The following information will assist in interpreting the codes stamped on your Dodge body tag. Tags are under the hood on open cabs and on passengers door pillars on closed cabs.

A typical number would be something like 4166-1153. The four numbers before the hyphen are comprised of the model year (40, 41, 42) and a 2 digit body code drawn from the following list:

    10 = flat face cowl
    12 = closed cab
    19 = reconnaissance
    29 = radio reconnaissance
    39 = ambulance
    49 = carryall
    62 = closed cab
    66 = express body with transverse rear seats
    76 = express body with no rear seats
    90 = flat face cowl with bucket seats

The year code indicates the model year designated by the manufacturer and not necessarily the calendar year when the vehicle was built. Thus, "40" meaning 1940 indicates a VC/VF model; "41" representing 1941 indicates a 1/2-ton WC model and "42" for 1942 refers to 3/4 & 1-1/2 ton WC models.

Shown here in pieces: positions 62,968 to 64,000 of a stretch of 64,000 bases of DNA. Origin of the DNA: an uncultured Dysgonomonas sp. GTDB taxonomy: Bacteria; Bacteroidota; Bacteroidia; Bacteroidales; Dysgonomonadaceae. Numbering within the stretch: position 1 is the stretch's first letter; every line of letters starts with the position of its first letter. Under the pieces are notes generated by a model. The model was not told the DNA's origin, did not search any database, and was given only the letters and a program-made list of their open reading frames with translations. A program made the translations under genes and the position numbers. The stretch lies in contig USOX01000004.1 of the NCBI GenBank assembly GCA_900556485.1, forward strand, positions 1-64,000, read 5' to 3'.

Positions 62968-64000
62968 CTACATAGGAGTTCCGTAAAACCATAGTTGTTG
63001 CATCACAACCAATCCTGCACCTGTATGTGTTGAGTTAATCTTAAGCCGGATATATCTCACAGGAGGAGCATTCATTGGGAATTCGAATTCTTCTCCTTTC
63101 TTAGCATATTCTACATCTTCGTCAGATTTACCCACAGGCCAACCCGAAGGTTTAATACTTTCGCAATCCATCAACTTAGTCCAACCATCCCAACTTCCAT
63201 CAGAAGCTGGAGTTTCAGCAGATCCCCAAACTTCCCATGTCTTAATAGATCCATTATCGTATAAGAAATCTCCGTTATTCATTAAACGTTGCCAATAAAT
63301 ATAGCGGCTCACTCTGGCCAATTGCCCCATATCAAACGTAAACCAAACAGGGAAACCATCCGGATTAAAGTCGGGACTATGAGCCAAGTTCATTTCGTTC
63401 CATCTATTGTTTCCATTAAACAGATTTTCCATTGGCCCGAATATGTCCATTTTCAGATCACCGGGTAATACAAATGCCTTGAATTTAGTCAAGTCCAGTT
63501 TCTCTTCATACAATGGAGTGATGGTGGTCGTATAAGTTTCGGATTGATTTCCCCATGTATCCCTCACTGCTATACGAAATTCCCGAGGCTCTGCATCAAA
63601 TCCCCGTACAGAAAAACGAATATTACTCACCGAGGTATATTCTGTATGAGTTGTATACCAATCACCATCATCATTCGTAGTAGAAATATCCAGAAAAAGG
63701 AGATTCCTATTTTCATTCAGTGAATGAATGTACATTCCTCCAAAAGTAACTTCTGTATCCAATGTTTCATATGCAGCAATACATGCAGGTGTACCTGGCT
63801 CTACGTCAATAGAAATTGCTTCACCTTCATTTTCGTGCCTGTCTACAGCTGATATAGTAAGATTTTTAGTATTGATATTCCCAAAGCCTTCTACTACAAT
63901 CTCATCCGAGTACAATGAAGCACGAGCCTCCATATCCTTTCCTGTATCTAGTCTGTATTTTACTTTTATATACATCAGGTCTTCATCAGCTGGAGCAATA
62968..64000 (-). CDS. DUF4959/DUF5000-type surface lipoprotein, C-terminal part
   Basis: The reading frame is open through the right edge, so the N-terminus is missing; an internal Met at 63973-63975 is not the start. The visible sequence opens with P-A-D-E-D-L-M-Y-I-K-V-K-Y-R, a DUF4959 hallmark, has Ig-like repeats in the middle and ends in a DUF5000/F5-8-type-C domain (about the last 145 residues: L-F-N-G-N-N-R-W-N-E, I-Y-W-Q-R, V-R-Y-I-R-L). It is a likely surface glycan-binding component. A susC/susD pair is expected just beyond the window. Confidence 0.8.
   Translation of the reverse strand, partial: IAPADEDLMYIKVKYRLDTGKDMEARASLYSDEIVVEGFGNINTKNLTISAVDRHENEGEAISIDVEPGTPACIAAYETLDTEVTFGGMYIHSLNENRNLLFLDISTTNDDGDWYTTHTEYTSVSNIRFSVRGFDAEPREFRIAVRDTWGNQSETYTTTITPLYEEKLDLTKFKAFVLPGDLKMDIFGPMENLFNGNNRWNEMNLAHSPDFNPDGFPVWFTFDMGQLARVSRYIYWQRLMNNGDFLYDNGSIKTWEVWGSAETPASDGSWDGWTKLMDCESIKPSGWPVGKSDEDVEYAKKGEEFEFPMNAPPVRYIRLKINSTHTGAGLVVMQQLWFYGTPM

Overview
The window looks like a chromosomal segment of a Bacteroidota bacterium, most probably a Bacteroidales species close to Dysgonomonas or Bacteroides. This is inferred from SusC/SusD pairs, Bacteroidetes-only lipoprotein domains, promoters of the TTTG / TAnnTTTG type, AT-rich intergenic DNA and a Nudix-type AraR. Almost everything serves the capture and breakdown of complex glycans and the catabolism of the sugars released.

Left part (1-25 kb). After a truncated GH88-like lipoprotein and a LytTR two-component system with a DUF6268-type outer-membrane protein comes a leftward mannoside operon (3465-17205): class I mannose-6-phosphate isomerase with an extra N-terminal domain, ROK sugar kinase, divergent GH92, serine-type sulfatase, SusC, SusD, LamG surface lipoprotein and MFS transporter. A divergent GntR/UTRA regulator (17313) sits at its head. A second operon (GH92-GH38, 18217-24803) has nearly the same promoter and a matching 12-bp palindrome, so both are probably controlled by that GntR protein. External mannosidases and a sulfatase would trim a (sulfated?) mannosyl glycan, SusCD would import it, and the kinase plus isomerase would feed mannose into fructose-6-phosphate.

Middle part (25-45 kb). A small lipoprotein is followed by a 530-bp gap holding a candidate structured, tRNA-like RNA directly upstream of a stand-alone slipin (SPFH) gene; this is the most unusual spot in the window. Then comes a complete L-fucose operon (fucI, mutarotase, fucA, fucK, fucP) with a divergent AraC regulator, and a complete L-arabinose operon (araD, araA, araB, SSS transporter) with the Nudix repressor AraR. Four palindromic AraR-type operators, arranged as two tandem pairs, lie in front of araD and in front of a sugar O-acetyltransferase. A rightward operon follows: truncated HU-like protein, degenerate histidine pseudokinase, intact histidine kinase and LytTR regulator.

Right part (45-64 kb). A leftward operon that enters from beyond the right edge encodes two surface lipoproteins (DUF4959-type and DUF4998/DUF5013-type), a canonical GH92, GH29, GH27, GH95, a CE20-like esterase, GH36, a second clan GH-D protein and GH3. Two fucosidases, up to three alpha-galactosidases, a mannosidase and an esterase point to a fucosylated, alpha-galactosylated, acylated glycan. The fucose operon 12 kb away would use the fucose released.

The numbers after the hyphen indicate the production number of the vehicle body type, so in the above example, it would refer to a 1/2-ton Weapon Carrier with an express body fitted with transverse rear seats - the 1,153rd built.

A 4 or 5 digit number can also be found stamped into the engine compartment side of the firewall on 3/4-ton command cars - next to the steering column hole. This appears to be a Budd serial number used only on command car bodies - it may not necessarily match the body tag number as the same bodies were used to produce both command cars (type 19) and radio command cars (type 29).

Makers of Dodge bodies from the Dodge Master Parts list:

    Cargo and Reconnaissance bodies by Edward G. Budd Mfg. Co, Detroit, Michigan.
    Dump bodies by Gar Wood Industries Inc, Detroit, Michigan.
    Telephone Installation bodies by Highway Trailer Co, Edgerton, Wisconsin.
    Emergency Repair bodies by American Coach & Body Co, Cleveland Ohio.
    Carry-All bodies by Proctor-Keefe Body Co, Detroit, Michigan.
    Ambulance bodies by Wayne Works, Richmond, Indiana.